Her husband, Anas el-Kaas, was killed by an Israeli attack that hit their apartment in Gaza early Friday morning. He was 33 years old, a pharmacist with two young children. They had just moved in a few months ago.

"I thought that apartment was gift, but it was the place he would be killed," Iman says. "Why? Why did they kill him?"

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The Two-Way
4:18 pm
Tue July 15, 2014

University Of Texas Can Continue Affirmative Action, Court Rules

Last year, Bradley Poole posed for a photo at the University of Texas after becoming president of the school's Black Student Alliance.
Eric Gay AP

Originally published on Wed July 16, 2014 7:30 am

A federal appellate court in Texas has ruled that the state's flagship university can continue to use race as a factor in admissions.

"To deny UT Austin its limited use of race in its search for holistic diversity would hobble the richness of the educational experience," Judge Patrick Higginbotham wrote for a split panel of the 5th U.S. Circuit Court of Appeals.

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The Salt
3:44 pm
Tue July 15, 2014

Captain Ahab's Revenge: Brewing Beer From An Ancient Whale Bone

Jasper Akerboom of the Lost Rhino Brewing Co. in Ashburn, Va., tested a dozen yeasts before finding one that was perfect for making bone beer.
Ryan Kellman NPR

Originally published on Tue July 15, 2014 3:54 pm

What happens when an amateur paleontologist with a love for beer teams up with a microbiologist? Bone beer, or beer made from yeast scraped from a 35-million-year-old whale fossil, to be precise.

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Around the Nation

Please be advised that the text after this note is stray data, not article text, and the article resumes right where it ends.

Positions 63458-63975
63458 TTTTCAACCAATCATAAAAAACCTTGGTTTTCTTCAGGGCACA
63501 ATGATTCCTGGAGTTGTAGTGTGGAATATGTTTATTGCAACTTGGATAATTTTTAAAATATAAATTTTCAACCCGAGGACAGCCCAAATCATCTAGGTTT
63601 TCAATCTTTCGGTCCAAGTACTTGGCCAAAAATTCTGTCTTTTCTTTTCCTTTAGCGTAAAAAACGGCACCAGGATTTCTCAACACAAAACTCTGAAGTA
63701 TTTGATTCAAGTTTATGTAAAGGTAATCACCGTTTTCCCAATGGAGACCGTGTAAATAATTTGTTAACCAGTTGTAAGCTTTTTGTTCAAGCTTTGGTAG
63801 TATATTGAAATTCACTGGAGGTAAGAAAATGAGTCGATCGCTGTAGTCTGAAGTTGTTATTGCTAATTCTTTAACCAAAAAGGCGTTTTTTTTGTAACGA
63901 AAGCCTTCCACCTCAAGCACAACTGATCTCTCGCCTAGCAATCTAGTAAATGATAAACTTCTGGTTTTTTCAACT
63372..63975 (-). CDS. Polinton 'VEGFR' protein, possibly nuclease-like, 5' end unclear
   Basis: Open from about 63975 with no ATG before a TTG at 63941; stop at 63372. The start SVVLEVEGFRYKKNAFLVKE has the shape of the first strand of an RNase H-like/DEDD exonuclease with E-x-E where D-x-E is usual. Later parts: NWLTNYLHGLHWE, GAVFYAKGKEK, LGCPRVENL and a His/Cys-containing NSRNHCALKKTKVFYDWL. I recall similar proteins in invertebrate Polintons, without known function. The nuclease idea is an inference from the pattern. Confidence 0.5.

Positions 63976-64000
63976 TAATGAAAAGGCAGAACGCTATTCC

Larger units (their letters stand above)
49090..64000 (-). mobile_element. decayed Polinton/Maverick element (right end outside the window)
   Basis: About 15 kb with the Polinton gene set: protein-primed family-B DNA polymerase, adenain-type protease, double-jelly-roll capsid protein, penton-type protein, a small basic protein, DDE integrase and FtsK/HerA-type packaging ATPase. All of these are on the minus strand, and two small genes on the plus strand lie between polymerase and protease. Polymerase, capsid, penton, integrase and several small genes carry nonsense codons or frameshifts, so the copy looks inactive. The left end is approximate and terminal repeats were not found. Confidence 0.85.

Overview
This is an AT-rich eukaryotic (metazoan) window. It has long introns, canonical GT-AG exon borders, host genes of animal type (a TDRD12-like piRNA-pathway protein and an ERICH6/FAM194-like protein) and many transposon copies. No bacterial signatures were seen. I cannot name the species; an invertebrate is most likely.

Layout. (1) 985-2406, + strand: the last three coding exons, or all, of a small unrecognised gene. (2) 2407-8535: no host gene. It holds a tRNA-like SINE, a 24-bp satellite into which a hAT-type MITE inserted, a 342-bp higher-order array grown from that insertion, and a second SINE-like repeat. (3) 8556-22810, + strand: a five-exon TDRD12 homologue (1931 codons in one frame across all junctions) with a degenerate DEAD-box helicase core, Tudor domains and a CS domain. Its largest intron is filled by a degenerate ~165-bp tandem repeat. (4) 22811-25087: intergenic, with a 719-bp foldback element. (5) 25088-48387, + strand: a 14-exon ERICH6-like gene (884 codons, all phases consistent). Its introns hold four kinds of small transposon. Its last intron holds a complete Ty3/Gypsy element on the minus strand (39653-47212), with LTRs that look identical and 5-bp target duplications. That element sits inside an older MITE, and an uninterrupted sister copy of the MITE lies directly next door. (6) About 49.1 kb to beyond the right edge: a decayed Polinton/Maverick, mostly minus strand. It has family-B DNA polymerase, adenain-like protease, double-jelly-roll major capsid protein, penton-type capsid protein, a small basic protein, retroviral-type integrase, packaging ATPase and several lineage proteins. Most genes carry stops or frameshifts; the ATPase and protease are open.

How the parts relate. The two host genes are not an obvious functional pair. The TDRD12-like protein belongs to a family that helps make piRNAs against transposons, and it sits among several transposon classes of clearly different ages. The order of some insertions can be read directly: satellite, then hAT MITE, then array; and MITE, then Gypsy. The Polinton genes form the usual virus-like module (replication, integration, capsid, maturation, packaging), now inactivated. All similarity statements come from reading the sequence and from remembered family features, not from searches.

3:18 pm
Tue July 15, 2014

A Peacock Murder Mystery: (Pea)Fowl Play In California

Originally published on Wed July 16, 2014 10:29 am

Someone is killing the peacocks in Rolling Hills Estates, Calif.

The boisterous and colorful birds have been a part of this upscale community near Los Angeles for more than a century. In recent years, the birds have become a source of contention among neighbors — but the conflict has taken a dark turn.

The string of peacock killings is now at 50 over the past two years or so — 20 in the past six months alone — by pellet guns, shotguns, arrows and poison.

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Shots - Health News
3:18 pm
Tue July 15, 2014

What's Going On In There? How Babies' Brains Practice Speech

The magnetoencephalograph can record electrical signals from a baby's brain without requiring the child to be perfectly still.
University of Washington

Originally published on Wed July 16, 2014 6:08 am

A baby's first words may seem spur of the moment, but really, the little ones have practiced their "Mamas" and "Dadas" for months in their minds.

Using what looks like a hair dryer from Mars, researchers from the University of Washington have taken the most precise peeks yet into the fireworks display of neural activity that occurs when infants listen to people speak.

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Europe